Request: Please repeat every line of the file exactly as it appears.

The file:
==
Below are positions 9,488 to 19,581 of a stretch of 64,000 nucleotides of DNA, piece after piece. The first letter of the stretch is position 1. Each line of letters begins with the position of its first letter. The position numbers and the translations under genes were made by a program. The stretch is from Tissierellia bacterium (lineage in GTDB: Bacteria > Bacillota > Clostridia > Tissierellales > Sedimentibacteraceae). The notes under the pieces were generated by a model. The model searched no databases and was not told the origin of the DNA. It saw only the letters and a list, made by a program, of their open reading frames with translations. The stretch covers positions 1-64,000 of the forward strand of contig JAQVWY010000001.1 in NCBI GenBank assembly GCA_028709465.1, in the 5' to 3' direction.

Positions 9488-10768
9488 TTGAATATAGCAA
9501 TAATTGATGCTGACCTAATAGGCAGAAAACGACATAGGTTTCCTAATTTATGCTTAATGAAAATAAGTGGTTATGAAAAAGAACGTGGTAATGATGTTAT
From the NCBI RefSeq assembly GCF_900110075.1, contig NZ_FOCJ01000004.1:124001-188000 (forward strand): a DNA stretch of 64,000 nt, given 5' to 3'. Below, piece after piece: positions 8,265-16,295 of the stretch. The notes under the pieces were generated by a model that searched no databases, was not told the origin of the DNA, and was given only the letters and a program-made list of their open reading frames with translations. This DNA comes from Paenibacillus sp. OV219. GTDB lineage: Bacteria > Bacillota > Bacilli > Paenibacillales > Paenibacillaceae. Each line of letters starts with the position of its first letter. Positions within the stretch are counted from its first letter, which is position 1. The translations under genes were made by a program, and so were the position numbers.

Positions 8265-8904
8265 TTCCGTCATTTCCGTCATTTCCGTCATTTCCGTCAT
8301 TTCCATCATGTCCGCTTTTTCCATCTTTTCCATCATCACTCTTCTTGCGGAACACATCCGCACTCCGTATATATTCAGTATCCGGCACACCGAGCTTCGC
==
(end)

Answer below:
Below are positions 9,488 to 19,581 of a stretch of 64,000 nucleotides of DNA, piece after piece. The first letter of the stretch is position 1. Each line of letters begins with the position of its first letter. The position numbers and the translations under genes were made by a program. The stretch is from Tissierellia bacterium (lineage in GTDB: Bacteria > Bacillota > Clostridia > Tissierellales > Sedimentibacteraceae). The notes under the pieces were generated by a model. The model searched no databases and was not told the origin of the DNA. It saw only the letters and a list, made by a program, of their open reading frames with translations. The stretch covers positions 1-64,000 of the forward strand of contig JAQVWY010000001.1 in NCBI GenBank assembly GCA_028709465.1, in the 5' to 3' direction.

Positions 9488-10768
9488 TTGAATATAGCAA
9501 TAATTGATGCTGACCTAATAGGCAGAAAACGACATAGGTTTCCTAATTTATGCTTAATGAAAATAAGTGGTTATGAAAAAGAACGTGGTAATGATGTTAT
From the NCBI RefSeq assembly GCF_900110075.1, contig NZ_FOCJ01000004.1:124001-188000 (forward strand): a DNA stretch of 64,000 nt, given 5' to 3'. Below, piece after piece: positions 8,265-16,295 of the stretch. The notes under the pieces were generated by a model that searched no databases, was not told the origin of the DNA, and was given only the letters and a program-made list of their open reading frames with translations. This DNA comes from Paenibacillus sp. OV219. GTDB lineage: Bacteria > Bacillota > Bacilli > Paenibacillales > Paenibacillaceae. Each line of letters starts with the position of its first letter. Positions within the stretch are counted from its first letter, which is position 1. The translations under genes were made by a program, and so were the position numbers.

Positions 8265-8904
8265 TTCCGTCATTTCCGTCATTTCCGTCATTTCCGTCAT
8301 TTCCATCATGTCCGCTTTTTCCATCTTTTCCATCATCACTCTTCTTGCGGAACACATCCGCACTCCGTATATATTCAGTATCCGGCACACCGAGCTTCGC